Compassion, commitment and conviction in Qatar
“We needed to show resilience. We needed to show leadership. We needed to show people that we have compassion.” The charismatic Qatar Airways, Hamad International Airport and Qatar Duty Free Chief Executive His Excellency Mr. Akbar Al Baker tells it like it is in a candid evaluation of the pandemic and what lies ahead. By Martin Moodie.
Introduction: Qatar Airways Group Chief Executive, His Excellency Mr. Akbar Al Baker is one of the most influential figures in the aviation sector worldwide. A charismatic, deeply driven business leader, he has driven the extraordinary emergence of Qatar Airways as one of the world’s fastest-growing and most highly acclaimed airlines – named recently as the world’s best in Airline Ratings’ annual awards. When he assumed his role in 1997, Qatar Airways operated four aircraft in a regional capacity. Today it flies 209 aircraft to over 150 destinations across six continents. Al Baker is also the Chairman of the Executive Committee of the Arab Air Carriers Organization (AACO), a member of the Board of Governors of the International Air Transport Association (IATA) and a non-executive Director of Heathrow Airport Holdings. Among his multiple other leadership roles, he is also Secretary-General of Qatar National Tourism Council, and CEO of Hamad International Airport and Qatar Duty Free. Wearing all those hats, His Excellency spoke exclusively to Martin Moodie during a tour of the existing and planned facilities at Hamad International in July. [Akbar Al Baker is one of the keynote speakers at the Virtual Travel Retail Expo in October].
Qatar Airways Group Chief Executive, His Excellency Mr. Akbar Al Baker speaks to Martin Moodie in the Al Safwa First Class Lounge at Hamad International Airport
Martin Moodie: Just talk me through the journey that you’ve been on since we heard that first word, coronavirus, which was not so many months after we saw each other at The Trinity Forum in Doha in late 2019.
Akbar al Baker: Yes. It was last year in March that everything began to shut down. Frankly, we decided we had two choices: either to shut the airport like everybody else and ground the airline; or take the risk, keeping in mind that first we are a gateway. We had a lot of our own people out of the country. We knew that airlines putting their shutters down and leaving their passengers behind all over the world was another opportunity for us to bring these people home. And the biggest part of it was that we should be there for when people need us. We needed to show resilience. We needed to show leadership. We needed to show people that we have compassion, that we would not leave people stranded at the time of a calamity or a pandemic or anything else. Even, I remember, after 9/11, we continued to operate. Though there was a lot of stress security-wise, we at Qatar Airways never like to let people down who have depended on us. This situation [the pandemic] was also a very important time for us to show to people that we had a brand; to show them our marketing capability and to serve them, because service was for us the most important message and product that we wanted to give. In this we were very good and we carried over 3 million people safely to their homes. We were approached by many governments. We were approached by many entities and companies to bring their people back safely. For example, the mariners that were stranded all over the world thousands of miles away from their home and who really depended on QR to get them safely home. But we took a lot of risks during this time. The pandemic was new. The virus was new. Nobody knew what the genome characteristics of this virus were. But we put ourselves in the firing line just to serve our passengers. We were also an airline that gave refunds within a very short period of time to anybody that asked… we gave US$1.9 billion worth of refunds over a 90-day period.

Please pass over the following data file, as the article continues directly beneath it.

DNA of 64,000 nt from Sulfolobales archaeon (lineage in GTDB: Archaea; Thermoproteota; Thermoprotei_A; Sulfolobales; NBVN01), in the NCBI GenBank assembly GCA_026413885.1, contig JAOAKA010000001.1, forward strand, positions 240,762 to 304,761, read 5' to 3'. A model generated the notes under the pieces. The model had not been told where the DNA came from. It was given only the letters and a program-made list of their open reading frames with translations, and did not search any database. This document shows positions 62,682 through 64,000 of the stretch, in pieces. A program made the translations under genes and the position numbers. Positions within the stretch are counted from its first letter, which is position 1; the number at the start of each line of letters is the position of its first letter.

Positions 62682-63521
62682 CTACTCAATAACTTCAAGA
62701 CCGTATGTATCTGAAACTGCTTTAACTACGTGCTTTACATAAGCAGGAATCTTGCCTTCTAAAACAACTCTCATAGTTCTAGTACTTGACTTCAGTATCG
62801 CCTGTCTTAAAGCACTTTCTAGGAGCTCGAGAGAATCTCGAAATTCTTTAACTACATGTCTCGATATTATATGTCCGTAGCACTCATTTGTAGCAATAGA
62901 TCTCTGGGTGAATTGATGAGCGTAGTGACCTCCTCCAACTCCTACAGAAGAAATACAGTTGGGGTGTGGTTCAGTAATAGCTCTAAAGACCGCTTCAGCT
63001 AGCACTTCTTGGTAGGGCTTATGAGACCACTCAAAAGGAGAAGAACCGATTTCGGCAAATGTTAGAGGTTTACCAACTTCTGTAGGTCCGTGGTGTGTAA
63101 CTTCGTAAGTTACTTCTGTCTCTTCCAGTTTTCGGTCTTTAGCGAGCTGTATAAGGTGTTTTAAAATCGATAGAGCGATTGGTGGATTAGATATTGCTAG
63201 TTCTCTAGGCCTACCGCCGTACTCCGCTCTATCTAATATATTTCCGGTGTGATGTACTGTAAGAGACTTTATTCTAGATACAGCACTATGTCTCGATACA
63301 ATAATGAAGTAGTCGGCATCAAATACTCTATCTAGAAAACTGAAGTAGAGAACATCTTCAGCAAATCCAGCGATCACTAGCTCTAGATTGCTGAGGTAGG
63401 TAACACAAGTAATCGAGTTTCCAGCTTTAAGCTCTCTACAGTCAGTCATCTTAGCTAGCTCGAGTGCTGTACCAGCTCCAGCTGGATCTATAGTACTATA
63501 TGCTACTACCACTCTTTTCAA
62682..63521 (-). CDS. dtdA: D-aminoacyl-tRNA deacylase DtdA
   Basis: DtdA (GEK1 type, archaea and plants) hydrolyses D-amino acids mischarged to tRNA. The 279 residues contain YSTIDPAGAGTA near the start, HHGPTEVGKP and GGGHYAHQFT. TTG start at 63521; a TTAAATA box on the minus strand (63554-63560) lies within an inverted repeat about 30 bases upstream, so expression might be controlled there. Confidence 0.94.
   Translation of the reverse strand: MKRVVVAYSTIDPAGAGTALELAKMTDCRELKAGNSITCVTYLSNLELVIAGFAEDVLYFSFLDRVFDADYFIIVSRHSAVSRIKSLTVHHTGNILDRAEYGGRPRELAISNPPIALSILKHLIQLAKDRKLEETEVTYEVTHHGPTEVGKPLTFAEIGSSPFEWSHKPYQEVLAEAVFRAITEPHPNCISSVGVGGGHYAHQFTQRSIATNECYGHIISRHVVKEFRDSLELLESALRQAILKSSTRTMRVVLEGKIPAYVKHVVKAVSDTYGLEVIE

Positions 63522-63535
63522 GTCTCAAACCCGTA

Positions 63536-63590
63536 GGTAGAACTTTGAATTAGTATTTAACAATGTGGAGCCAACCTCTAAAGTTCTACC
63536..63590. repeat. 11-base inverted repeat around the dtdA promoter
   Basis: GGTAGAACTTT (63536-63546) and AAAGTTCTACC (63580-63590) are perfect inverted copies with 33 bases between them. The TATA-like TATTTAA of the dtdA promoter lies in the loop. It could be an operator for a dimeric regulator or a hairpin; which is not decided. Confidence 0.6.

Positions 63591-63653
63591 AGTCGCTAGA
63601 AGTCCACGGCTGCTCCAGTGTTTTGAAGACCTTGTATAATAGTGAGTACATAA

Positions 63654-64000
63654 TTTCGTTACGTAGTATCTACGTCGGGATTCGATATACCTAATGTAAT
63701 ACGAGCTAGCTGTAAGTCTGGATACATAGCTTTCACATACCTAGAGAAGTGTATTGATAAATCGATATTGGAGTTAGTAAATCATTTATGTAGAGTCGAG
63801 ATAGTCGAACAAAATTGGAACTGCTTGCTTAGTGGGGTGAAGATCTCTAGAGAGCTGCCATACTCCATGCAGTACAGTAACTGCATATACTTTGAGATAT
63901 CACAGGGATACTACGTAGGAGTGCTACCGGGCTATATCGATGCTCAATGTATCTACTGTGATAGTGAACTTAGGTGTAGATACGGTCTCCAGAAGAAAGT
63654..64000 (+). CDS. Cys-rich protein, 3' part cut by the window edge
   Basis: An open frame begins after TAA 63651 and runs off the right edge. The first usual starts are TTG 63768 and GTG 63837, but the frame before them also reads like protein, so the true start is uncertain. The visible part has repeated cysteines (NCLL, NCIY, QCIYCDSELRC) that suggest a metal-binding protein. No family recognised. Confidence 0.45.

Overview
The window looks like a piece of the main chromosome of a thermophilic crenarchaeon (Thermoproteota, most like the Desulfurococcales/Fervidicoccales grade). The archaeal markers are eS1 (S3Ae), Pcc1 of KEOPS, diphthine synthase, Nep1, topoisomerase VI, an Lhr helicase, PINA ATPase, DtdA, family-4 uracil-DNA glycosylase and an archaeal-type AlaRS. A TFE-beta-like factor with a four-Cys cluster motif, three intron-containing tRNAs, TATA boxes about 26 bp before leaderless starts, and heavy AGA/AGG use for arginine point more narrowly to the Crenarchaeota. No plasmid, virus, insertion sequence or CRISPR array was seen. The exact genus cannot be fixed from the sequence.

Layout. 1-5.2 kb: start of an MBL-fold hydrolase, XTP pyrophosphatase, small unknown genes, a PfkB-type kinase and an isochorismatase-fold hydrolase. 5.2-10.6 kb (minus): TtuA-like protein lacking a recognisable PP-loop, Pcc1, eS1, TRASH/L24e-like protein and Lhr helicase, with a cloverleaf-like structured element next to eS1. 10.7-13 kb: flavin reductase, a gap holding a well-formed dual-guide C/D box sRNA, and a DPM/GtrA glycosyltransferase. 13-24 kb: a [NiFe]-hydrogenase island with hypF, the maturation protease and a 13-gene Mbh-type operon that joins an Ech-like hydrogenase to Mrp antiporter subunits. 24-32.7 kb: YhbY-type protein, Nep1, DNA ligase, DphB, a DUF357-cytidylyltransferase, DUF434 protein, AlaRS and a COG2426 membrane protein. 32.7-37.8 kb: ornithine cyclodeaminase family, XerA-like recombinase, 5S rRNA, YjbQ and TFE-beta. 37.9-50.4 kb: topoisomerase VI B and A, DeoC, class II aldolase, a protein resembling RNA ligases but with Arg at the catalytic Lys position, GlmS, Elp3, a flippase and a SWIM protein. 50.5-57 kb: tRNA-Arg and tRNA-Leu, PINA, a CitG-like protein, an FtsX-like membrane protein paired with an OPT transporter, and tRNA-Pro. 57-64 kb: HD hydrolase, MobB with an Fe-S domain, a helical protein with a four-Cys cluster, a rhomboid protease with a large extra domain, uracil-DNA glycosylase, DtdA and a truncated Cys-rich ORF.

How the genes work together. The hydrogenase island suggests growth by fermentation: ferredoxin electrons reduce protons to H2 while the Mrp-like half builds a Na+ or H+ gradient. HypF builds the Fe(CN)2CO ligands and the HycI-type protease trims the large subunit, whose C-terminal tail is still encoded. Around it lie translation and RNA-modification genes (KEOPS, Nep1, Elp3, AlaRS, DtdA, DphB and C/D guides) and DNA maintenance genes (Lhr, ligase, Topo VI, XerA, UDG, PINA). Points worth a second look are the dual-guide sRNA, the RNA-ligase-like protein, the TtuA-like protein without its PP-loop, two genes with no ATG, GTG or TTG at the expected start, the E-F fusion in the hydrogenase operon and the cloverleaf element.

A flashback to The Trinity Forum in Doha in October 2019 when the air blockade remained in place but COVID-19 was still to surface
That’s an extraordinary number at a time when some of your peers were doing exactly the opposite and the value of travel as a brand, if you like, was actually being damaged.
Exactly. When it came to the airport, we had to protect our staff. We had to completely shut our duty free because we didn’t want people that were coming from abroad mingling with our staff when we didn’t know how this whole virus was transmitting. So we shut it for nearly three months. We decided to bring back all the staff from outside accommodation into company accommodation so that we could properly monitor them, test them regularly for the virus. So that when they opened the duty free they were not infecting anybody else and not themselves getting infected. We provided them with all the necessary protection they required. We also took this period when there was a reduction in airport traffic to make all the modifications that you have seen today.
So your belief in investment and in the future of aviation and travel never wavered?